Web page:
New green hydrogen refueling facility at Berlin-Schönefeld in multi-energy fueling station
26 May 2014
The German Parliamentary Secretary of State to the Federal Transport Minister, Katherina Reiche, refueled a fuel cell vehicle for the first time at the “Green Hydrogen Hub” (H2BER) of the Total multi-energy fueling station at Berlin-Schönefeld. The demonstration project is designed to produce “green” hydrogen from a surplus of wind and solar power using an electrolyzer, and to use solid storage to create a hydrogen cogeneration plant and hydrogen filling-station infrastructure for buses and cars.
By 2016, the H2BER partner companies will invest more than €10 million (US$13.7 million). 50% of this sum again will be provided in public funds from the federal government, coordinated by the National Organisation of Hydrogen and Fuel Cell Technology.
|H2BER project concept. Source: McPhy. Click to enlarge.|
H2BER’s operating principle is based on applying hydrogen as an energy source produced using wind power and solar energy. The electricity required for this purpose will be provided by a nearby wind park. H2 production at high wind speeds will also be tested and observed by scientists in a dedicated research campus. TOTAL is also integrating into the electricity system a solar installation on the station’s roof, developed by its photovoltaic daughter company SunPower. Other components and roles include:
The CO2-neutral hydrogen will be produced on site in a McPhy 45-bar pressure electrolyzer, which will be operated by Enertrag. With a capacity of 500 kW, the application-optimized and extendable alkali electrolyzer can produce more than 200 kg of hydrogen per day. That is enough to H2-refuel around 50 fuel cell vehicles.
McPhy also operates an innovative solid-state storage system with a capacity of 100 kg and complements the on-site compressed gaseous storage.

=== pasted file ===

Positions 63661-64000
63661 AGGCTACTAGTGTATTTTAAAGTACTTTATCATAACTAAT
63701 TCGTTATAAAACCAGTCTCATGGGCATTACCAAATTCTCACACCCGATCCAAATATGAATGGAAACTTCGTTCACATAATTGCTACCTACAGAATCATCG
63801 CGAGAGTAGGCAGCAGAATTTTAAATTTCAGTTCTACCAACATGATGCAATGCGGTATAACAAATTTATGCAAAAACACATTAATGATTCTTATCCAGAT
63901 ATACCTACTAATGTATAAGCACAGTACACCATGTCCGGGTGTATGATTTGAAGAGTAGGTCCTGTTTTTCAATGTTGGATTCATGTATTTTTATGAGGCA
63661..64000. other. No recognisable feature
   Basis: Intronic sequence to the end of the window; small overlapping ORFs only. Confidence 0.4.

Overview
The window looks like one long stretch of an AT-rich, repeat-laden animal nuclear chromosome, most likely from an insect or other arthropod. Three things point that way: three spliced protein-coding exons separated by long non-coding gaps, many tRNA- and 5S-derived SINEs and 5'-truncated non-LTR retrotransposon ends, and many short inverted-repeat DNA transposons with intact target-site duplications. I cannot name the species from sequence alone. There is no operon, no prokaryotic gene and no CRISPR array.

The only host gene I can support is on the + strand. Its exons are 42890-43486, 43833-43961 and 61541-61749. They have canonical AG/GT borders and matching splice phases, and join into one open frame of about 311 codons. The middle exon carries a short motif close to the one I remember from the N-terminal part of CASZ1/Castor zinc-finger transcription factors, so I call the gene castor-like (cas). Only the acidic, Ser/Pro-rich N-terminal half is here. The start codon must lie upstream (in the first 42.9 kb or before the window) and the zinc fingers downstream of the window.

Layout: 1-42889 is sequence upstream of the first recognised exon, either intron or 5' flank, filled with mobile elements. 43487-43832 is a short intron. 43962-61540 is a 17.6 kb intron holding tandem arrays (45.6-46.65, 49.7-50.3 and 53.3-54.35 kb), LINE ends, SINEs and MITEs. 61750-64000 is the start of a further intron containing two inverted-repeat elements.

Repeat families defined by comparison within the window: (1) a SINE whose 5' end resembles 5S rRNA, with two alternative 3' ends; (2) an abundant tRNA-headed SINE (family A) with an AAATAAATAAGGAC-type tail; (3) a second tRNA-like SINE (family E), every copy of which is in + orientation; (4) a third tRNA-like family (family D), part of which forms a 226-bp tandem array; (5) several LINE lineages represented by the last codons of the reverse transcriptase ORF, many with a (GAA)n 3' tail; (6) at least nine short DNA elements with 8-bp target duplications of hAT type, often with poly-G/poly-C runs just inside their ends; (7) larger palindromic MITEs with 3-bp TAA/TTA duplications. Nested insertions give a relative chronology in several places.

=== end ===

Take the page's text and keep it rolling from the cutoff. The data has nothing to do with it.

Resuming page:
Linde is responsible for the whole hydrogen handling process from production in the electrolyzer to the refueling pumps. This process includes storing the H2 in gas form in a 45-bar high-level tank, its compression to 900 bar, subsequent pressure storage in high-pressure tanks and refueling of cars and buses. The gas specialist also supplies industrial clients with a proportion of the hydrogen produced on-site.
2G has installed a block heat power plant which is operated using the CO2-neutral energy sources and can convert the hydrogen into electricity and heat. The power plant can alternatively be operated with natural gas (10% organic) and supplies all of the fueling station buildings from the H2BER control room to the shop, to the vehicle washing area.
Total operates two H2 fueling pumps at the site, one for cars and one for buses.
In the context of a collaboration between the Federal Ministry of Transport and the industry, the Clean Energy Partnership (CEP), which is Europe’s largest demonstration project for hydrogen and cell fuel technology, a network of 50 H2 stations will be created by the end of 2015.
More than 50 cars and buses in Berlin are already fueled with hydrogen in the context of the Clean Energy Partnership (CEP). The CEP is the largest demonstration project for H2 mobility in Europe and a flagship project of the National Innovation Programme for Hydrogen and Fuel Cell Technology in the transport sector. With the support of the Federal Government, alongside the production, transport and storage of hydrogen, its application in fuel cell vehicles and H2 refueling technology are also being tested.
The Total multi-energy fueling station offers multiple energy sources including traditional fuels based on petroleum products; hydrogen; natural gas (CNG); autogas (LPG); and CCS fast charging for battery-powered EVs.
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